Before Tommy and how Tommy was changed forever in July of 1984, let me tell you about Serp. He was half pit. His head showed off the pit blood he had, flat and square, and his eyes gave him away, too. Inside that square head of patched black and white, the eyes were squinty and watchful. Calmly alert. It’s like Sister Hall said, nothing good can come of a pit.
Downhome Appalachia refers to a stereotype, a utopian conception of Appalachian society and culture based on an idyllic simple way of life. More broadly, it connotes a putative essential Appalachianess with nostalgic overtones, incorporating such cultural symbols as the log cabin, front porch pickin’, and soup beans and taters, among others.
There’s been a lot of aggravatin’ talk about gettin’ my ass out of here soon. Wench needs committed, Wench needs to be put in jail. The town, they’ve wanted me gone ever since I drove my car through the church after Tammy Jo broke my goddamn heart, not to mention what happened to Tommy Culberson.
Serp attacked, Tommy. That’s what you probably already know. It was the fireworks, a line of more than a hundred firecrackers all tied together so that when you put a lighter to them the world lit up. At the same time Tommy came onto the front porch, those firecrackers started going off.
Homeplace Appalachia is not a wholly consistent vision but rather a revisited Appalachia, the kind of thing Oxford folklorist Roy Judge has described as “a world that has never actually existed, a visionary, mythical landscape, where it is difficult to take normal historical bearings.”
They go around acting like I can’t hear them saying, boy is crazy. Boy is a lost soul. We’re prayin’ for that boy, and for sure prayin’ for his folks. The hell with them, is what I go around sayin’. This morning I’m three hours off from too much drinkin’. The town ain’t the only people hurtin’. I’m hurtin’, too.
He yelled out like the air had been hammered out of him – this long, devastating scream. From behind the house these gutter barks from Serp, a rattling of chains, chicken wire tearing apart, a sound like metal breaking. But that screaming was like something had cracked open hell and poured it out into the air around the house, the kind of sound that brings death immediately to mind.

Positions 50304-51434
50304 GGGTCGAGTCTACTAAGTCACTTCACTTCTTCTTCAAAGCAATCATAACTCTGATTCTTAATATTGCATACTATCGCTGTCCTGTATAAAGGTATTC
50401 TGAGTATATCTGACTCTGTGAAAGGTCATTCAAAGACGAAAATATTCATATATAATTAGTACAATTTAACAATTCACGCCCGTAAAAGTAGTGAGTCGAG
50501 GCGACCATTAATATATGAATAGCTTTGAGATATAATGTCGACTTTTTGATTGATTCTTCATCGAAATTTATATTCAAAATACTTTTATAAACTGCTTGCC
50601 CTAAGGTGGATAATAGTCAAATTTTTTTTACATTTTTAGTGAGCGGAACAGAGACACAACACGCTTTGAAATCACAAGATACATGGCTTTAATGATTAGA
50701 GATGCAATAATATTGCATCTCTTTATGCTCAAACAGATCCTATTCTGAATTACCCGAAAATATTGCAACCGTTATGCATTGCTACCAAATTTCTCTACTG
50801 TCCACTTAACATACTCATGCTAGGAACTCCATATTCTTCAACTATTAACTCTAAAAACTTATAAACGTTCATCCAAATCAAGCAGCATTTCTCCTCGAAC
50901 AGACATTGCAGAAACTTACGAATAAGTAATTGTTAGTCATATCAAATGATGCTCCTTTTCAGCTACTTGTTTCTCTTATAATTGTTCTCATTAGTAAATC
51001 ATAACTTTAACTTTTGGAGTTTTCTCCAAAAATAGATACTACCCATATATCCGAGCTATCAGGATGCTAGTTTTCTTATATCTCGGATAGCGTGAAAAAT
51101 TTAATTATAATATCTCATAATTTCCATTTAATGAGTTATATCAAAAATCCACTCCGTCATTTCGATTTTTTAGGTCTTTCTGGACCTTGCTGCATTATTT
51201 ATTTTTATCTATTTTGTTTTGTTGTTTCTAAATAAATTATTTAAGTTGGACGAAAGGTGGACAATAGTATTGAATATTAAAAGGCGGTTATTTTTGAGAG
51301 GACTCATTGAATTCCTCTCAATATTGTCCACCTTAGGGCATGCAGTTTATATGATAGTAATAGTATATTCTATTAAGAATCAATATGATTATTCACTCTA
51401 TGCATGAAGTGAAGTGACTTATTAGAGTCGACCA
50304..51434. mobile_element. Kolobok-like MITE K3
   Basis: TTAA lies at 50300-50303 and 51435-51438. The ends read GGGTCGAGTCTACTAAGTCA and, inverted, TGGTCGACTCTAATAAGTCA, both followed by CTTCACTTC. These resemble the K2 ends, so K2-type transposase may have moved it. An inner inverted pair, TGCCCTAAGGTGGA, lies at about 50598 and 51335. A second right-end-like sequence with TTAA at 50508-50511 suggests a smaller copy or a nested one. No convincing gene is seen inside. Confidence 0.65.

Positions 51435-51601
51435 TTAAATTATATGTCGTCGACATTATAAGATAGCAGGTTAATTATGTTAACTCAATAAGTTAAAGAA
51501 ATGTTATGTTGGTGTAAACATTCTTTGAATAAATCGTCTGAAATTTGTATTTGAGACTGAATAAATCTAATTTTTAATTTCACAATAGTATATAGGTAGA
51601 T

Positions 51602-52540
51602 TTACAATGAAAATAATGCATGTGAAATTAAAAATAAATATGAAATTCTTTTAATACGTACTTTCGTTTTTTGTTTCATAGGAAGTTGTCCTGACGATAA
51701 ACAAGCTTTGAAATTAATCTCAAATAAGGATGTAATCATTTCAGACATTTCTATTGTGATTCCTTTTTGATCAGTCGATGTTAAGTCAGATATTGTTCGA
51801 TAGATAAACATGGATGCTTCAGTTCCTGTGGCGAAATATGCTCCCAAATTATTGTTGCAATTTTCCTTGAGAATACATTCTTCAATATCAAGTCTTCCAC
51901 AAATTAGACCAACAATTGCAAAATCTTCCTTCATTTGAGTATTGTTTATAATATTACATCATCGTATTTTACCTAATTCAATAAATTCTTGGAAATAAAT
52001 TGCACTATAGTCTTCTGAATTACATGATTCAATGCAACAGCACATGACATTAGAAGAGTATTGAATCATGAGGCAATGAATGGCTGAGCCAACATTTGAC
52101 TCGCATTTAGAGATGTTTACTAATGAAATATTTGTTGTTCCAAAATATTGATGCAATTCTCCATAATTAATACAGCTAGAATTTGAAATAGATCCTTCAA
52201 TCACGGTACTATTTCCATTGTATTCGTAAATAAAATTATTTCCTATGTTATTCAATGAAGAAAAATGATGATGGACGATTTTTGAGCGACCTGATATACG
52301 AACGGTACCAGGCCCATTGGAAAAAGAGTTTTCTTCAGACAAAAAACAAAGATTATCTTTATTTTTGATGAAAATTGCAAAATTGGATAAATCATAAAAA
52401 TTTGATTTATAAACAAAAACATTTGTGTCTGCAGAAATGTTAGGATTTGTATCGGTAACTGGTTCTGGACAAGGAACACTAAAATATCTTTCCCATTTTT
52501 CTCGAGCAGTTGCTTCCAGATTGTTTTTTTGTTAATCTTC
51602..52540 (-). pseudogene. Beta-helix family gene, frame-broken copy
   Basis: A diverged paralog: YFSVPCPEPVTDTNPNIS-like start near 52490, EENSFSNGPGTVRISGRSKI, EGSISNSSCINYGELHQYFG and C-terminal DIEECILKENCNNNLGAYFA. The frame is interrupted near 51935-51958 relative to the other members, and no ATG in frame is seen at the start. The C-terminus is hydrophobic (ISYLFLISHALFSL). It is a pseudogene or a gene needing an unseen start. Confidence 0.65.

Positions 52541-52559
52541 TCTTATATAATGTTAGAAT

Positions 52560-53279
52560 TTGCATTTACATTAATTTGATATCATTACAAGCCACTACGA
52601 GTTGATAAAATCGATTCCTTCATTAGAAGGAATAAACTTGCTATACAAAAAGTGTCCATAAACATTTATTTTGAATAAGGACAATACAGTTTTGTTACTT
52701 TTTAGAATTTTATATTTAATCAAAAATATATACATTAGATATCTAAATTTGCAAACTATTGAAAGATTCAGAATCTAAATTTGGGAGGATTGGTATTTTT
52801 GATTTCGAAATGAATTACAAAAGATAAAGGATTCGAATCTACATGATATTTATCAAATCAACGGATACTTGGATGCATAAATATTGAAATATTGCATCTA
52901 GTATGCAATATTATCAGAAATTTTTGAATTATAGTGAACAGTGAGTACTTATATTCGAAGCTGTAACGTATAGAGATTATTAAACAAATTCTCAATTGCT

The nostalgic redressing of Appalachia may be treated both as a product of the sentimental imagination and as an ideological construct. Favorable perceptions of Homeplace Appalachia reveal a nostalgia for aspects of an earlier society that are missing in modern times.
But, of course, there’s always poverty.
Severe poverty and desolation were paired with the necessity for careful cultural sensitivity. Many Appalachian people feared that the birth of a new modernized Appalachia would lead to the death of their traditional values and heritage. Because of the isolation of the region, Appalachian people had been unable to catch up to the modernization that lowlanders have achieved. In the 1960s, many people in Appalachia had a standard of living comparable to Third World countries.
How’s this for hurtin’: one, I ain’t got a car now; two, I ain’t got Tammy Jo. No need for a third thing, but there’s always Tommy. I’ll catch a ride out in front of the gas station down to Russell’s. I’ll sit there until it’s too hot. I’ll watch Russell pump gas and take fives and ones. Russell will eat oatmeal cream pies and play checkers with the Damron boy who’s been changing oil for him for the last twenty years. I should change oil for Russell. Then I’d have money.
Wench wouldn’t heed Sister Hall’s word about Serp. He found the pit on Abner Mountain and sold him to our dad the next day. The dog looked bad, dirty and malnourished, with at least four or five big scabs healing over wounds on his sides and the top of his head. Dad wanted him because owning that kind of dog says something about its owner in this area, and a person needs all the reputation they can manage around here. But it still stands that nothing good can come of a pitbull. That’s what Sister Hall said, and Wench just turned away.
Misunderstanding of a real Appalachia is worldwide to varying degrees, even as the Appalachians themselves often reduce other areas in similar fashion, such as the view of the surfer-guy in California, the monkish schoolmarm from New England, or the oil tycoon from Texas. One would think that for all the misunderstandings, for all the generalizing and failure to see reality, someone would be interested in finding the truth.
I know a lot of people in church, of course I do. There’s but two options here: church or hell. So I only know two kinds of people – the ones who are going to go live with Jesus Christ in Heaven and the ones who are going to be raped by Satan in Hell. You think it ain’t that way? It’s that way.
Serp took Tommy’s right cheek in his mouth and ripped upward to the bone. And because of that you could barely hear him scream. And because of that, when we knew to help, it didn’t matter. Everybody was guilty.
Appalachia is the myth, which can be anywhere, everywhere, all the time.
Sheldon Lee Compton’s writing has most recently appeared in Always Crashing, Wigleaf, and Free State Review, among others. He has been nominated for the Thomas and Lillian B. Chaffin Award for Excellence in Appalachian Writing and was a finalist for the Gertrude Stein Fiction Award. He lives in Kentucky.